The simplified service cost method provides a simplified method for determining capitalizable mixed service costs incurred during the taxable year with respect to eligible property. 2 Once elected by a taxpayer for any trade or business, the simplified service cost method applies to all production and resale activities of that trade or business associated with four categories of eligible property: (i) inventory property, (ii) non-inventory property held for sale, (iii) self-constructed assets substantially identical to and produced in the same manner as the taxpayer's inventory property or non-inventory property held for sale, and (iv) self-constructed assets produced on a routine and repetitive basis. 3 A taxpayer computes capitalizable mixed service costs under this simplified method by multiplying total mixed service costs (i.e., the total costs incurred by all departments or functions that perform mixed service activities) by an allocation ratio (reflecting either the total labor costs allocable to property produced or acquired for resale over total labor costs of the trade or business or the total production costs allocable to property produced or acquired for resale over total costs of the trade or business). 4 The product of that calculation represents the taxpayer's capitalizable mixed service costs.
The simplified service cost method offers taxpayers an alternative to the rigors of establishing factors or relationships between mixed service costs and production or resale activities as required by other permissible allocation methods under the regulations. In that regard, the simplified service cost method responds to the Congressional directive to "adopt other simplifying methods and assumptions where, in the judgment of the Secretary of the Treasury, the costs and other burdens of literal compliance may outweigh the benefits." 5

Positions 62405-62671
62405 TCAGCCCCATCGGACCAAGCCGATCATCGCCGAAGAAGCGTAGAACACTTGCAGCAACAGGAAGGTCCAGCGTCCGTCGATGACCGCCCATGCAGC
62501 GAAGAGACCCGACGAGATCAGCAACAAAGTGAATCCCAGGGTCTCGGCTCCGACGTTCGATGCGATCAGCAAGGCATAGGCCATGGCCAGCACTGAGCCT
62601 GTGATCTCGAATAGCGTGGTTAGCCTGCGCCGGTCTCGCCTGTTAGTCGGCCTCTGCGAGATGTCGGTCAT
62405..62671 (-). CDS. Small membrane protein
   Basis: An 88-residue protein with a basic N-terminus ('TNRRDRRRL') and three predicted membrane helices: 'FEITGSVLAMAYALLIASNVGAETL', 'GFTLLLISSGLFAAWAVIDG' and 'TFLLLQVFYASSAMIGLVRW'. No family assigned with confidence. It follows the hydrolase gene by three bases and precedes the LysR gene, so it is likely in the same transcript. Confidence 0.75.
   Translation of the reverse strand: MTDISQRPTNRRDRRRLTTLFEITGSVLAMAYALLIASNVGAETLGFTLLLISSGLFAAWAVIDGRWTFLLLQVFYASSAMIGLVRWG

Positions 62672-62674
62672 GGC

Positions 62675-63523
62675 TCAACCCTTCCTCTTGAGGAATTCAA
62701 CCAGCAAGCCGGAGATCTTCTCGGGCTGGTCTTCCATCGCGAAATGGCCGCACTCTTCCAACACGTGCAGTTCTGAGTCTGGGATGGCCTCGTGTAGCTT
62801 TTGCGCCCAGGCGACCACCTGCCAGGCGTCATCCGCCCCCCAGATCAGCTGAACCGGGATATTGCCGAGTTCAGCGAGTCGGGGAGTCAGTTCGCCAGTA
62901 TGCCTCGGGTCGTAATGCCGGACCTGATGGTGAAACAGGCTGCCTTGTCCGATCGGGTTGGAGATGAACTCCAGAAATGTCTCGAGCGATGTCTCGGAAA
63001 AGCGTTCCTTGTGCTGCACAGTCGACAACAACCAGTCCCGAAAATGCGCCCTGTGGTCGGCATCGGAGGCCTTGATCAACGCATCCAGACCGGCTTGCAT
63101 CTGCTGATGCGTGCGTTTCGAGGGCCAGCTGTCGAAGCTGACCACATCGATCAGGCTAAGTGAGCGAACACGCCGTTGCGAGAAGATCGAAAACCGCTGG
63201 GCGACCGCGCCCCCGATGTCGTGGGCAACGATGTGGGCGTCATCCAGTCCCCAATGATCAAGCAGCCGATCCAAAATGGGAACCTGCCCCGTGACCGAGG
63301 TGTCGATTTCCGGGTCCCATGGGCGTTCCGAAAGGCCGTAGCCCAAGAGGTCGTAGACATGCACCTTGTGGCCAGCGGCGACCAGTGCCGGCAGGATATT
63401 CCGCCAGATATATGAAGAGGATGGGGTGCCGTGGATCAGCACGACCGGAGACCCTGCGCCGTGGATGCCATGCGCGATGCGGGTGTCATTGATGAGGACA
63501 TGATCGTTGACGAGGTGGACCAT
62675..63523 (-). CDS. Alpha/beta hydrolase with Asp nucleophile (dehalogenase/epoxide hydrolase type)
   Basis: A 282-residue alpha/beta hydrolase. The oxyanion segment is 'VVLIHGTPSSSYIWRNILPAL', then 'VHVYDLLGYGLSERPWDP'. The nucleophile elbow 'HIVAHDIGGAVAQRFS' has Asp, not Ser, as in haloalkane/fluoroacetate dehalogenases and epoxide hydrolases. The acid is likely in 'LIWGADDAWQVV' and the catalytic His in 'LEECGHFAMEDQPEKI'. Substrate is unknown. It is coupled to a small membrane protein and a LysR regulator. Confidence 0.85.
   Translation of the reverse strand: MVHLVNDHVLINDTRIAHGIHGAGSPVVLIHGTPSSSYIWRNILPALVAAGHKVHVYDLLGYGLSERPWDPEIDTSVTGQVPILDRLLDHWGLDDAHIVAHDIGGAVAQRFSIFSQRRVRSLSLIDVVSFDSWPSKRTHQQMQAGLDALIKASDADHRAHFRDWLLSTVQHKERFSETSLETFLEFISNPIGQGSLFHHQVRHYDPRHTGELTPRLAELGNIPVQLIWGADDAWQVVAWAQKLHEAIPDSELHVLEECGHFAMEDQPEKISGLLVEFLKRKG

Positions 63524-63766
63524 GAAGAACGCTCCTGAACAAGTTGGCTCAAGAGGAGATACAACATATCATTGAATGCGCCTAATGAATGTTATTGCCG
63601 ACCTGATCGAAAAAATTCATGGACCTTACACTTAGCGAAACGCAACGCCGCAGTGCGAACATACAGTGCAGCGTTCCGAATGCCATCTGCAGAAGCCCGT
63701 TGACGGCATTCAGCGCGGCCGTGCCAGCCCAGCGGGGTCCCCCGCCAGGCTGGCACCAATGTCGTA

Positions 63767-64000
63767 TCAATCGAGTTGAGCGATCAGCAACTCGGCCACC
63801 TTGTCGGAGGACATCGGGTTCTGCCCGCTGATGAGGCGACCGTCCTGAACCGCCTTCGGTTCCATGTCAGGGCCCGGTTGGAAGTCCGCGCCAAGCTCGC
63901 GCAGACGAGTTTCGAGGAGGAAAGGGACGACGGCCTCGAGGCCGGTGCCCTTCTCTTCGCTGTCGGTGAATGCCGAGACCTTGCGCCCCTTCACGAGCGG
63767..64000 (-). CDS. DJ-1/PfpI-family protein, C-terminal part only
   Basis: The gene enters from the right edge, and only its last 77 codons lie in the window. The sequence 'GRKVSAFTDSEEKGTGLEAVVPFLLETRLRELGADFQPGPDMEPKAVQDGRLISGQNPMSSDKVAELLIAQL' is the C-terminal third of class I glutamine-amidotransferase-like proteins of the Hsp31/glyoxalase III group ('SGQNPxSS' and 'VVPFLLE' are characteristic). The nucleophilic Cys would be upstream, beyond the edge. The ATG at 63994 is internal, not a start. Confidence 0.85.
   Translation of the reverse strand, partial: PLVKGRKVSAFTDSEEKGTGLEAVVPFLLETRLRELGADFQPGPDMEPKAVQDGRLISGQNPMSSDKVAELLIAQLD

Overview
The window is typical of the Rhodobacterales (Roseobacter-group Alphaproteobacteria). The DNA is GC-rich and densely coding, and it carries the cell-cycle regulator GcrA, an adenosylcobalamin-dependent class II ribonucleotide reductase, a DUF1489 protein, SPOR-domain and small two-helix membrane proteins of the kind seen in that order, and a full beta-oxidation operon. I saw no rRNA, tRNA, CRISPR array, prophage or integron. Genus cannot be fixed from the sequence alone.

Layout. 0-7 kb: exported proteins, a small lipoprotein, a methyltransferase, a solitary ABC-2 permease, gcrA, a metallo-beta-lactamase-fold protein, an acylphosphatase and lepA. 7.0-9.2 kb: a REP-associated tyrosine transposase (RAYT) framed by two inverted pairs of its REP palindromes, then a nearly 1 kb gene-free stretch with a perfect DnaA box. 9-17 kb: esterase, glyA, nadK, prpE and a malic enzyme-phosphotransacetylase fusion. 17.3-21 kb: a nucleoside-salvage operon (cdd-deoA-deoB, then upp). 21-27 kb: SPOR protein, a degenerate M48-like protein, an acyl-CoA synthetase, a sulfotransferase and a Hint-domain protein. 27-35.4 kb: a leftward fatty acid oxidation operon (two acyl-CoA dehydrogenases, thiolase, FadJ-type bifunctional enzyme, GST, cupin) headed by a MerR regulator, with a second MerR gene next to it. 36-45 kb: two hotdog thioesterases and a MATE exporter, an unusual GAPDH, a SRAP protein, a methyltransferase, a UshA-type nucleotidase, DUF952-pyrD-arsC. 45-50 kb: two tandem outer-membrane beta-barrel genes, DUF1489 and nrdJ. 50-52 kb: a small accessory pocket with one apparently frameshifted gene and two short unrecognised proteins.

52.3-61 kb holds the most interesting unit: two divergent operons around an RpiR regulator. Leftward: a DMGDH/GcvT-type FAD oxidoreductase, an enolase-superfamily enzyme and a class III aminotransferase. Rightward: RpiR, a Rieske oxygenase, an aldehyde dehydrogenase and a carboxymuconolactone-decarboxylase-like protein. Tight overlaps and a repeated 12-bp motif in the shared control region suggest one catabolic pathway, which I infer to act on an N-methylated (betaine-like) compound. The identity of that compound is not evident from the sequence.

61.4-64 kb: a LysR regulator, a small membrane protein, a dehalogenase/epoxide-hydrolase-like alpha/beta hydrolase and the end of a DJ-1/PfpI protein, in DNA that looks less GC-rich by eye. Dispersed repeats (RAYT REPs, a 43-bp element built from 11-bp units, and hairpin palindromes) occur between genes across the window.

1. Use by Small Business Taxpayers
Small business taxpayers benefit from simplified methods that alleviate the costs and burdens of complying with the complexities of section 263A. Small business taxpayers subject to section 263A often lack sophisticated accounting systems and encounter practical difficulties in identifying and allocating costs to production and resale activities as envisioned under that Code section. The administrative effort required to account for costs and activities in accordance with the provisions of section 263A necessitates use of simplified methods to make compliance by small business taxpayers feasible. In particular, the simplified methods in the regulations, such as the simplified service cost method, better enable small business taxpayers to satisfy the capitalization objectives of section 263A without undue administrative hardship.
The simplified service cost method, which determines mixed service costs allocable to production and resale activities, is well suited for small business taxpayers. This simplified method allows a taxpayer to reasonably allocate certain indirect costs to production, resale, and other activities of the taxpayer associated with those costs, even though specific relationships between a cost and activity are not readily determinable. In a small business, one employee is likely to actively participate in many or all aspects of business operations, such as an owner/employee involved with purchasing, marketing, personnel, and other activities as needs arise. Because individual employees of a small business taxpayer likely perform numerous activities that cross-benefit production, resale, and mixed service functions, that taxpayer is less likely to have records to substantiate detailed allocations. The simplified service cost method provides an administrable means for allocating such costs to the various activities.